City Planning Projects
A Stan Jones initiative
Here is my idea for a roundabout at the busy intersection of Queen Street and Kingston Road, in east end Toronto. This is not an ideal location for a roundabout I do admit. The most obvious problem is the present streetcar line that runs right through this intersection. This project would need to be built along with my "Beach-Bus' project which would replace streetcars on this part of Queen Street. I like this location because the roundabout would create a natural gateway for a specific neighbourhood, in this case "The Beaches". The old Woodbine horse race track once served this purpose very well.
As a designer I have long been interested in urban design such as what you see here. I have more but first here is a bit of background. I remember at about ten years of age hung over the dining room table drawing up plans and being quite engrossed in town planning after a family holiday in Bala, the tiny tourist town in Muskoka. The small manageable size of the town and the proximity to the Muskoka lakes and the Moon River inspired me to dream of turning this little town into something more ambitious.
My older brother Ron, in his late teens at the time spent most of the holiday in Bala at the big dance hall chasing teenaged girls and listening to Chuck Berry and Little Richard. These dance halls were typically the center of activity for most teens during those days in many Ontario towns like Bala. I know of one of these dance halls that still exists at Musselman's Lake near Toronto but I'd be surprised if teenagers do any dancing there today. I suspect that most of these places have been turned into road joints frequented by aging classic rock types. Or as a community meeting place.
Click on map to enlarge.
What I seemed to be doing back then over the dining room table was a kind of 'central planning' — asserting my vision of how a small, livable town should look and feel. At the time this seemed like a feasible idea compared to taking on the redesign of a big metropolitan city such as Toronto — a city that's crying out for better planning.
This all leads to the question of if and should one person's 'vision' be the controlling impetus in town planning or urban design in general? Or do we go along with the Jane Jacobs' view that most planning is best left to individual property owners as it is for the most part in Toronto which has resulted in a chaotic hodge-podge, a real architectural mess in my opinion. Jacobs points to plenty of well intentioned civic planning the has not worked out very well in Toronto, and in her native New York. If city planners had their way we would have the Spadina expressway today or the continuation of the elevated Gardiner expressway that was destined to run across the Beach community in east Toronto. However, I think good 'planning' can make or break a city. Paris, France is a great example of how proper planning can make a city wonderful. Often these things are brought on by the driving ambition of one single person. Perhaps a mayor can be that driving force but I doubt that will happen in a city like Toronto because the job of mayor has devolved into a crisis management position where a 'grand vision' is highly incompatible with job security. Before we can contemplate the prospect of city planning we need to first come to a better understanding of the philosophy involved. If we are not comfortable with a single person directing a plan for a town or city is it better to design by committee? I do accept that a committee structure is necessary in a representative democracy. The function of the committee is to determine what best serves the interests of the public. The committee should not be composed of designers, architects or artists who may be inclined to impose their own creativity on projects. I'm not suggesting that a designer aught to work in isolation but they should have their own group or committee to analyse and critique projects which would then be presented to the city management committee prior to be presented to the public.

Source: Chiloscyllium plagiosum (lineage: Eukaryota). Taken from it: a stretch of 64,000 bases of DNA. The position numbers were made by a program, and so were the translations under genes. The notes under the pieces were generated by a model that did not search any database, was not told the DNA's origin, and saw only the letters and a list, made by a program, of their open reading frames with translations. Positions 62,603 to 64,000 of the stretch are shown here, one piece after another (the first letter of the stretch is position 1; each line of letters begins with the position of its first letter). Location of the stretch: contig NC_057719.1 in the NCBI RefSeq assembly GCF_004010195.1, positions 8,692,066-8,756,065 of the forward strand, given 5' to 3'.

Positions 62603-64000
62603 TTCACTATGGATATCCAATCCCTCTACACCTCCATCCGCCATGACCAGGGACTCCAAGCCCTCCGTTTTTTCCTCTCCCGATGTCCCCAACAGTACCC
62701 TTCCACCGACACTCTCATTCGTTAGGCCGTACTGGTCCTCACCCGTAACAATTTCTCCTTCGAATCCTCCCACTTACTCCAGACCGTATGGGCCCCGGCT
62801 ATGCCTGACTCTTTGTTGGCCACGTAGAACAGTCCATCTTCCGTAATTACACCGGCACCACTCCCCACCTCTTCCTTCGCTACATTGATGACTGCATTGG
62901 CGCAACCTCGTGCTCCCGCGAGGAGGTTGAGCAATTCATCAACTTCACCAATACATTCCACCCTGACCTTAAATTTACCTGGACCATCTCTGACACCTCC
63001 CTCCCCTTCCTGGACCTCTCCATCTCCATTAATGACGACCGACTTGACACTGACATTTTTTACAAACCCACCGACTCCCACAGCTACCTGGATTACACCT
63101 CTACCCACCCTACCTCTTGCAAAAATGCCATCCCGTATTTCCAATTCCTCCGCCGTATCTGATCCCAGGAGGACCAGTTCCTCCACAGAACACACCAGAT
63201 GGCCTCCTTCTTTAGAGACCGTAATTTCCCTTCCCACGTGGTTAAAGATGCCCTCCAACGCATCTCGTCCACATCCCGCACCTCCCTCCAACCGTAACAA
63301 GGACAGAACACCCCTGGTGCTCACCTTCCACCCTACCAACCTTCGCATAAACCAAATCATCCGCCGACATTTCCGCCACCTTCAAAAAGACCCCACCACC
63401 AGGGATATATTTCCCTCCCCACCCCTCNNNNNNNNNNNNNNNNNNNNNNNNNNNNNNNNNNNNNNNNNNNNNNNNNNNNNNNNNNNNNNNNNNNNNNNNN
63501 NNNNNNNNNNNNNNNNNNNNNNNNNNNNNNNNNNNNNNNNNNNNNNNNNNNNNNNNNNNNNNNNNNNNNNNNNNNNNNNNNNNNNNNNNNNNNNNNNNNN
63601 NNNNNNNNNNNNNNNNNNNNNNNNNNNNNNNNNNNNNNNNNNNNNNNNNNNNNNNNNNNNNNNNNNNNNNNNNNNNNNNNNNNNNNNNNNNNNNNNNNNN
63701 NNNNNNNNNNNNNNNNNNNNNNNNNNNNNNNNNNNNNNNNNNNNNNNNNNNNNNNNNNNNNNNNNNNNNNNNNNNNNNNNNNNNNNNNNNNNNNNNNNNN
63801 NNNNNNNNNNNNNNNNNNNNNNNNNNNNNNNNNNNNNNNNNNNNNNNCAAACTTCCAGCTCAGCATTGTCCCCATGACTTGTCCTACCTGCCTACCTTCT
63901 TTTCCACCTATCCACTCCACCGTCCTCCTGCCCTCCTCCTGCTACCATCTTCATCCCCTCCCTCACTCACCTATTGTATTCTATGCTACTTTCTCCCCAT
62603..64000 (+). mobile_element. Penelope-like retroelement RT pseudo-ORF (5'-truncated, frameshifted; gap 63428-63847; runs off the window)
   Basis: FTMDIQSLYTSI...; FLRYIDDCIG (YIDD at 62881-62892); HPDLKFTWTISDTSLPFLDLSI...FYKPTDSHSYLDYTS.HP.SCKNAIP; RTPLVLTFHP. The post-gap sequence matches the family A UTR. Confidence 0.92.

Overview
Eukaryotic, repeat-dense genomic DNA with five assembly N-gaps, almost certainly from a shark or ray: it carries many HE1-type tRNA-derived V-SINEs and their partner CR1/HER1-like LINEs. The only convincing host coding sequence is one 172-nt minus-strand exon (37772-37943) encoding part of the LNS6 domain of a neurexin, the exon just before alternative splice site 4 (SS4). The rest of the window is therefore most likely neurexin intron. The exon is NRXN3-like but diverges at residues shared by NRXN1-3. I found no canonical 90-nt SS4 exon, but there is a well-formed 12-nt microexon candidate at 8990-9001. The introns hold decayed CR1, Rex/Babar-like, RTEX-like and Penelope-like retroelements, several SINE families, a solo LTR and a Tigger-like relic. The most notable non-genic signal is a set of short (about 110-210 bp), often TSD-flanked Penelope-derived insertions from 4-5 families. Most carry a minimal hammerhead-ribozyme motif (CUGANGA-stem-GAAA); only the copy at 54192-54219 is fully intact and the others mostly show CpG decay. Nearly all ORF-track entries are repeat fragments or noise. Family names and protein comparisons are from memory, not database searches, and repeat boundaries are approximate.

As a private citizen interested in city planning I pursue this subject as a personal initiative to order to develop my own understanding on these issues because I find that writing ideas down does raise understanding as opposed to simply reading and study. I have no idea of where this will go or do I have any intention of promoting these ideas to civic management.
Currently under study is my almost obsessive interest in traffic roundabouts. I love these things and Toronto, showing our lagging progressivity does not have even a single roundabout. Mississauga does, so does Kitchener and so does Hamilton.
Stan Jones © 2019